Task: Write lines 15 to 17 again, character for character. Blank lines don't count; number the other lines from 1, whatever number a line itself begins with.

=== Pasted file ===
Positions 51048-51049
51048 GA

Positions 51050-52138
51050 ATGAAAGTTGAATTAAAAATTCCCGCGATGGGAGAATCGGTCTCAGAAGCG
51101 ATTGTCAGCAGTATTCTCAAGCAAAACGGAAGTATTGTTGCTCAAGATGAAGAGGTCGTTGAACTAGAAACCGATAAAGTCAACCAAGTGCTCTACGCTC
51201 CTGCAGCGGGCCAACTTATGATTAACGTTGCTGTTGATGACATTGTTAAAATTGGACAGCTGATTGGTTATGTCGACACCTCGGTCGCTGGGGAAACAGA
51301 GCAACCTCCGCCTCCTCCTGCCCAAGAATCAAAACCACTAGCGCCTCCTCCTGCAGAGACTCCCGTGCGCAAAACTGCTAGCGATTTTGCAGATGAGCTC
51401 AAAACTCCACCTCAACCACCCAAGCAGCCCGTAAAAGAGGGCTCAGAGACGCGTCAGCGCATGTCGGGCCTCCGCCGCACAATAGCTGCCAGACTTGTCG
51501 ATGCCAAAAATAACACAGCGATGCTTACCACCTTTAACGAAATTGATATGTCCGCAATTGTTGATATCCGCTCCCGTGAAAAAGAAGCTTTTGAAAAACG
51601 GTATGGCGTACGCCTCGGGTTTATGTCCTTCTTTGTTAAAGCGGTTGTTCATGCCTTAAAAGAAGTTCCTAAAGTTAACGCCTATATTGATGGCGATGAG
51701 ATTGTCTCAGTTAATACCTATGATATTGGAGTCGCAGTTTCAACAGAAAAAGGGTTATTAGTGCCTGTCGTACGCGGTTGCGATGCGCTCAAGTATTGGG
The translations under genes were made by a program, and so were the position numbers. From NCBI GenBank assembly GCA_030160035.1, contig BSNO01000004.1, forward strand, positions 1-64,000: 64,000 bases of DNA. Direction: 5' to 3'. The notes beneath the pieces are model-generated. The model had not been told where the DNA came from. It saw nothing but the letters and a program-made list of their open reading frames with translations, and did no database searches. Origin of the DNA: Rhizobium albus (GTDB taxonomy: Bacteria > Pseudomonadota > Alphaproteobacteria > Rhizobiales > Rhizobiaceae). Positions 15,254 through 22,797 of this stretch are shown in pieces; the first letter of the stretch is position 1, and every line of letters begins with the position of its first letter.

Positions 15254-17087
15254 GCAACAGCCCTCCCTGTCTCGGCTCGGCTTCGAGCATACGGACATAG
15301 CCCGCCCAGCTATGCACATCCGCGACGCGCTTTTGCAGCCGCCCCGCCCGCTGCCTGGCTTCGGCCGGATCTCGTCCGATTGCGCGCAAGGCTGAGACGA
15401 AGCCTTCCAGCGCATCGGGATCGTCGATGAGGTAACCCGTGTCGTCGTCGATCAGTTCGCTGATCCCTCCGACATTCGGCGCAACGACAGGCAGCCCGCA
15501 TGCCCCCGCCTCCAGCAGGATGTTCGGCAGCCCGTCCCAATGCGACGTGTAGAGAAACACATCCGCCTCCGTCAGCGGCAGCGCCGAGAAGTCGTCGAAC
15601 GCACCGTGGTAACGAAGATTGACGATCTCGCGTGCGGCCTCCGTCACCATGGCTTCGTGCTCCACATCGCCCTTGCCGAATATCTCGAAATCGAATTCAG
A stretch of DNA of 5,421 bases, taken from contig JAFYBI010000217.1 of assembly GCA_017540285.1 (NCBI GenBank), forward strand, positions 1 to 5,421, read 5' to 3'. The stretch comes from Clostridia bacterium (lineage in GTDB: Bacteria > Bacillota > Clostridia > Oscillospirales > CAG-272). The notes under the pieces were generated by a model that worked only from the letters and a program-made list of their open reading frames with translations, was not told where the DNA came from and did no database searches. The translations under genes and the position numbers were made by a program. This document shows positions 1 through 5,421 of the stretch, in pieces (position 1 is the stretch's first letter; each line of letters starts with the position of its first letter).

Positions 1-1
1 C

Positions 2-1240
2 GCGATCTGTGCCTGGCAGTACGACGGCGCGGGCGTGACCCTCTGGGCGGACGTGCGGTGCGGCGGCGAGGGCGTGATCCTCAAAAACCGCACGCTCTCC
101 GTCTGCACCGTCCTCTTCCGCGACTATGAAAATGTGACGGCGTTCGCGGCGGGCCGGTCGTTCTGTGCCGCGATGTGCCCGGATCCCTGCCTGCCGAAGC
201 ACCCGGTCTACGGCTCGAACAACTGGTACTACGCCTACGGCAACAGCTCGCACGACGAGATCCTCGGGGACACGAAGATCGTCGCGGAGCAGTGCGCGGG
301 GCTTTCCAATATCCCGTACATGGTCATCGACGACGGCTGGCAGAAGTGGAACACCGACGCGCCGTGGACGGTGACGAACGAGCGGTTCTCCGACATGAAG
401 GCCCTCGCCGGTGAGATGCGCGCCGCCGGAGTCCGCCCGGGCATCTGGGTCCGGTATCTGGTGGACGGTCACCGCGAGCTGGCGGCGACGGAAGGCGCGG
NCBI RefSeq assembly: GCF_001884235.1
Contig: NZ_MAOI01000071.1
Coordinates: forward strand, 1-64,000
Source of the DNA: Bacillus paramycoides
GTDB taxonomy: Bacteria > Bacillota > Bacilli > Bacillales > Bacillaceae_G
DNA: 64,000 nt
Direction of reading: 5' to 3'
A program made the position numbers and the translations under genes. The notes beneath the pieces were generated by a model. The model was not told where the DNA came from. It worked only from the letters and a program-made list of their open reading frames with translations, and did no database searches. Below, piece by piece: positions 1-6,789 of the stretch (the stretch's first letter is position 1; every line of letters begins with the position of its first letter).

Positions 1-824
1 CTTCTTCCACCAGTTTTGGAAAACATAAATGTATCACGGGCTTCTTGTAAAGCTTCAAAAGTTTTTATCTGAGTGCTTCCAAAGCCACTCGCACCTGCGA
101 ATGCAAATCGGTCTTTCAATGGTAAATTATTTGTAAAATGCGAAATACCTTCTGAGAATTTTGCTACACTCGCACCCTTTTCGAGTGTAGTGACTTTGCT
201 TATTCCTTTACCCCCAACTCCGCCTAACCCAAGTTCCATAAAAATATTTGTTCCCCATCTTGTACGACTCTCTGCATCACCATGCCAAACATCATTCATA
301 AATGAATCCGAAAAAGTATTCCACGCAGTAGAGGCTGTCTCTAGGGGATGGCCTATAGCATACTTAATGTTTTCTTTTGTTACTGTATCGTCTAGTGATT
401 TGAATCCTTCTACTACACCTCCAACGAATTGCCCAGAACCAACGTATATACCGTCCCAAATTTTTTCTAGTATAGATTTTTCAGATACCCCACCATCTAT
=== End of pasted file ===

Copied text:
15301 CCCGCCCAGCTATGCACATCCGCGACGCGCTTTTGCAGCCGCCCCGCCCGCTGCCTGGCTTCGGCCGGATCTCGTCCGATTGCGCGCAAGGCTGAGACGA
15401 AGCCTTCCAGCGCATCGGGATCGTCGATGAGGTAACCCGTGTCGTCGTCGATCAGTTCGCTGATCCCTCCGACATTCGGCGCAACGACAGGCAGCCCGCA
15501 TGCCCCCGCCTCCAGCAGGATGTTCGGCAGCCCGTCCCAATGCGACGTGTAGAGAAACACATCCGCCTCCGTCAGCGGCAGCGCCGAGAAGTCGTCGAAC